Pioneer targets 'organic' growth, Asia in new five-year plan
GLOBAL - Pioneer Investments, the €162bn asset manager owned by Italian bank Unicredit, has revealed its first five-year plan since talks around a possible sale or merger of the business came to nothing a year ago.
In terms of distribution, chief executive Roger Yates spoke of his ambition to expand Pioneer's presence in the German retail market through its existing relationship with HVB.
But the biggest effort will go into doubling its net sales to Asian clients.
An existing office in Taiwan will soon be joined by a new one in Korea.
Pioneer recently hired Jack Lin from Janus Capital as its new head of Asia and the Middle East.
"Pioneer's Asia footprint is much smaller than it should be," said Yates.
Around 51% of the firm's assets under management come from within Italy at the moment.
Its presence in Germany, Austria and Central and Eastern Europe accounts for a further 21%, the US 22% and the rest of the world just 6%.
On the products side, the firm is looking to build its emerging markets capabilities in London, its high-dividend expertise in Dublin and its global EAFE strategies in Boston.
Yates noted the importance of US dollar strategies in both fixed income and equities to investors worldwide, but especially in Asia.
The new business plan was presented in an environment of volatile markets, shrinking margins and flows gravitating to a smaller and smaller elite of leading firms in passive investment solutions and specialist active management.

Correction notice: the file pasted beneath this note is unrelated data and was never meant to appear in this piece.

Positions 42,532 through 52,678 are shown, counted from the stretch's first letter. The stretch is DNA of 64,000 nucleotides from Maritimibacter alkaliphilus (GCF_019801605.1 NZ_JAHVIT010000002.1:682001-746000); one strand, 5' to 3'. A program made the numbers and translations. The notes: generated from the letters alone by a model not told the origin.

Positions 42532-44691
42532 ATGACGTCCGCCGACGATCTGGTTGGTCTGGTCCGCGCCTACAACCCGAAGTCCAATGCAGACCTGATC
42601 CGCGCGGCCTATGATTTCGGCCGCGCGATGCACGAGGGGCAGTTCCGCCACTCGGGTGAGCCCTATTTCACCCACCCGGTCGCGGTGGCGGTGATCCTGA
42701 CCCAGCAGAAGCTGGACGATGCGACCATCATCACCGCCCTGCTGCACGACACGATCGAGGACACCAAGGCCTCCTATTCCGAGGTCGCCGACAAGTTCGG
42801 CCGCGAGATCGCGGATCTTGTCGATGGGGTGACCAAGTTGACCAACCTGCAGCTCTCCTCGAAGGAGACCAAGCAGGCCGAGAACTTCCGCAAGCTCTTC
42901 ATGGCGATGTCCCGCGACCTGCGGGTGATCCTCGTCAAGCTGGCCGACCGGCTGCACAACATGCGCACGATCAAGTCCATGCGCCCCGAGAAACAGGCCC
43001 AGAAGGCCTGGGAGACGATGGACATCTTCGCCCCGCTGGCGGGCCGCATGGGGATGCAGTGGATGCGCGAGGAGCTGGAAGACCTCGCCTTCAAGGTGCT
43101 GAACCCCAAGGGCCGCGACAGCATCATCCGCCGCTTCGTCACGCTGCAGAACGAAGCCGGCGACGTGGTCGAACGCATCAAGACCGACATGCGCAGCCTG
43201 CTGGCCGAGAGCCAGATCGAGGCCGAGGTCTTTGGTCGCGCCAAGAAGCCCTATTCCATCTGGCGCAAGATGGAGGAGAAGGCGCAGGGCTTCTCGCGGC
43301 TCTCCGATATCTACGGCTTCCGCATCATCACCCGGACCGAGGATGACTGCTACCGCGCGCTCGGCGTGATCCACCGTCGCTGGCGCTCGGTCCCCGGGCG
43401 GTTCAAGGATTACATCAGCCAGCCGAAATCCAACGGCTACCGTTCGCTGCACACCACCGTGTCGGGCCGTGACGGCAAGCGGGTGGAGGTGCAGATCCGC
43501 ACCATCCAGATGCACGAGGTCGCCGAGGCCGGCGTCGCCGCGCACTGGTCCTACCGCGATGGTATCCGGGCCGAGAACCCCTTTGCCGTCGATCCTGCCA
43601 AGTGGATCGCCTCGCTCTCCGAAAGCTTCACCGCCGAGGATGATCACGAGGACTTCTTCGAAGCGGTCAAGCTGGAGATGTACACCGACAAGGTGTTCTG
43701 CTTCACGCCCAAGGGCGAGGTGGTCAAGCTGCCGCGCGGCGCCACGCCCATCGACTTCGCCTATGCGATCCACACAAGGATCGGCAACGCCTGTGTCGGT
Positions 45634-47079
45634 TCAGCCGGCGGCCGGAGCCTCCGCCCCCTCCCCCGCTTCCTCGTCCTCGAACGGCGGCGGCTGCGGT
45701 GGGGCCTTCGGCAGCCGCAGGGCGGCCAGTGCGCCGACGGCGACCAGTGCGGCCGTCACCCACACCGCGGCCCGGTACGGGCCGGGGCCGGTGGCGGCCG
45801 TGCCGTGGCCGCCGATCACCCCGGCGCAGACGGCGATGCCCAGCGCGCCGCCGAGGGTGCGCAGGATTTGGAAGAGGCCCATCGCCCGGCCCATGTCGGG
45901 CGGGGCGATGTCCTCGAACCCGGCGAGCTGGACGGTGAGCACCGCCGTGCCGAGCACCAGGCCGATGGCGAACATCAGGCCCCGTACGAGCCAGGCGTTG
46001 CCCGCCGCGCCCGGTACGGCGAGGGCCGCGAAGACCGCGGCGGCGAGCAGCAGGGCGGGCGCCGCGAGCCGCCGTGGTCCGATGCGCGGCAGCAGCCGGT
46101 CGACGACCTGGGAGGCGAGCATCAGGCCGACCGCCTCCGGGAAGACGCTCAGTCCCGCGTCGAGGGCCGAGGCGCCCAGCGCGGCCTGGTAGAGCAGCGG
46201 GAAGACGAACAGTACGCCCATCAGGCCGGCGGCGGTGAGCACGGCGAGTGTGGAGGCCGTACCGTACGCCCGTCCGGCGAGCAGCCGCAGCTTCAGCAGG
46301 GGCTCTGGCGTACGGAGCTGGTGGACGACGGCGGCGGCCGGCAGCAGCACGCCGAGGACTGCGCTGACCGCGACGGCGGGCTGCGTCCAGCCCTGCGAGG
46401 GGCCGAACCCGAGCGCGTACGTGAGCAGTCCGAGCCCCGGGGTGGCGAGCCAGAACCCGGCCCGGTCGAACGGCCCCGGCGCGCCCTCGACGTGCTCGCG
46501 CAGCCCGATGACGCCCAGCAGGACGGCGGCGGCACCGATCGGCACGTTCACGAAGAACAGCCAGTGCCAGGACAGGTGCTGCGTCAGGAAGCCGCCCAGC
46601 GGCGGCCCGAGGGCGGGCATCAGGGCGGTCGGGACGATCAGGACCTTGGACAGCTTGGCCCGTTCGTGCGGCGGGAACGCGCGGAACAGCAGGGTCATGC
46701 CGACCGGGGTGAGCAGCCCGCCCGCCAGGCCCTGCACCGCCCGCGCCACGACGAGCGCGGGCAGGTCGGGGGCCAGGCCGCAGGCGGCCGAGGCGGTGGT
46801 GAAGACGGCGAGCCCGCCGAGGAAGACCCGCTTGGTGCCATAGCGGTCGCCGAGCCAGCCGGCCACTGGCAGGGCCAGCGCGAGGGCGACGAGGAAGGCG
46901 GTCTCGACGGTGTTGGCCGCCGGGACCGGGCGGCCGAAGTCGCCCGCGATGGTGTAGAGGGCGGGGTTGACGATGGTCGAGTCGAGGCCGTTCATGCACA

"Against that backdrop, you have to think very strategically about the markets and channels you want to operate in, and also with whom you want to partner," said Yates.
"We had a series of conversations with interested parties, and it was as clear as day that successful execution of an organic growth plan was the best option for our shareholders, on a five-year view."
Asked if potential buyers or partners had been sceptical of Pioneer's plan for growth last year, Yates said discussions had inevitably focused on "the more immediate certainties" of cost-cutting, rather than growth.
"We thought there would be significant disruption, and we came to the view that potential benefits were not worth the cost of that disruption," he said.
"A bigger footprint in Asia would have been helpful, but we are confident we have a significant investment platform to grow organically."
After Yates removed the global institutional sales force and re-focused the business on geographical distribution silos in 2010, the firm now counts 25% of its assets under management as institutional, 49% wholesale and 26% retail and private bank-sourced.
Yates envisaged initial growth in Asia would be dominated by wholesale, with institutions such as sovereign wealth funds, large pension funds and central banks developing later.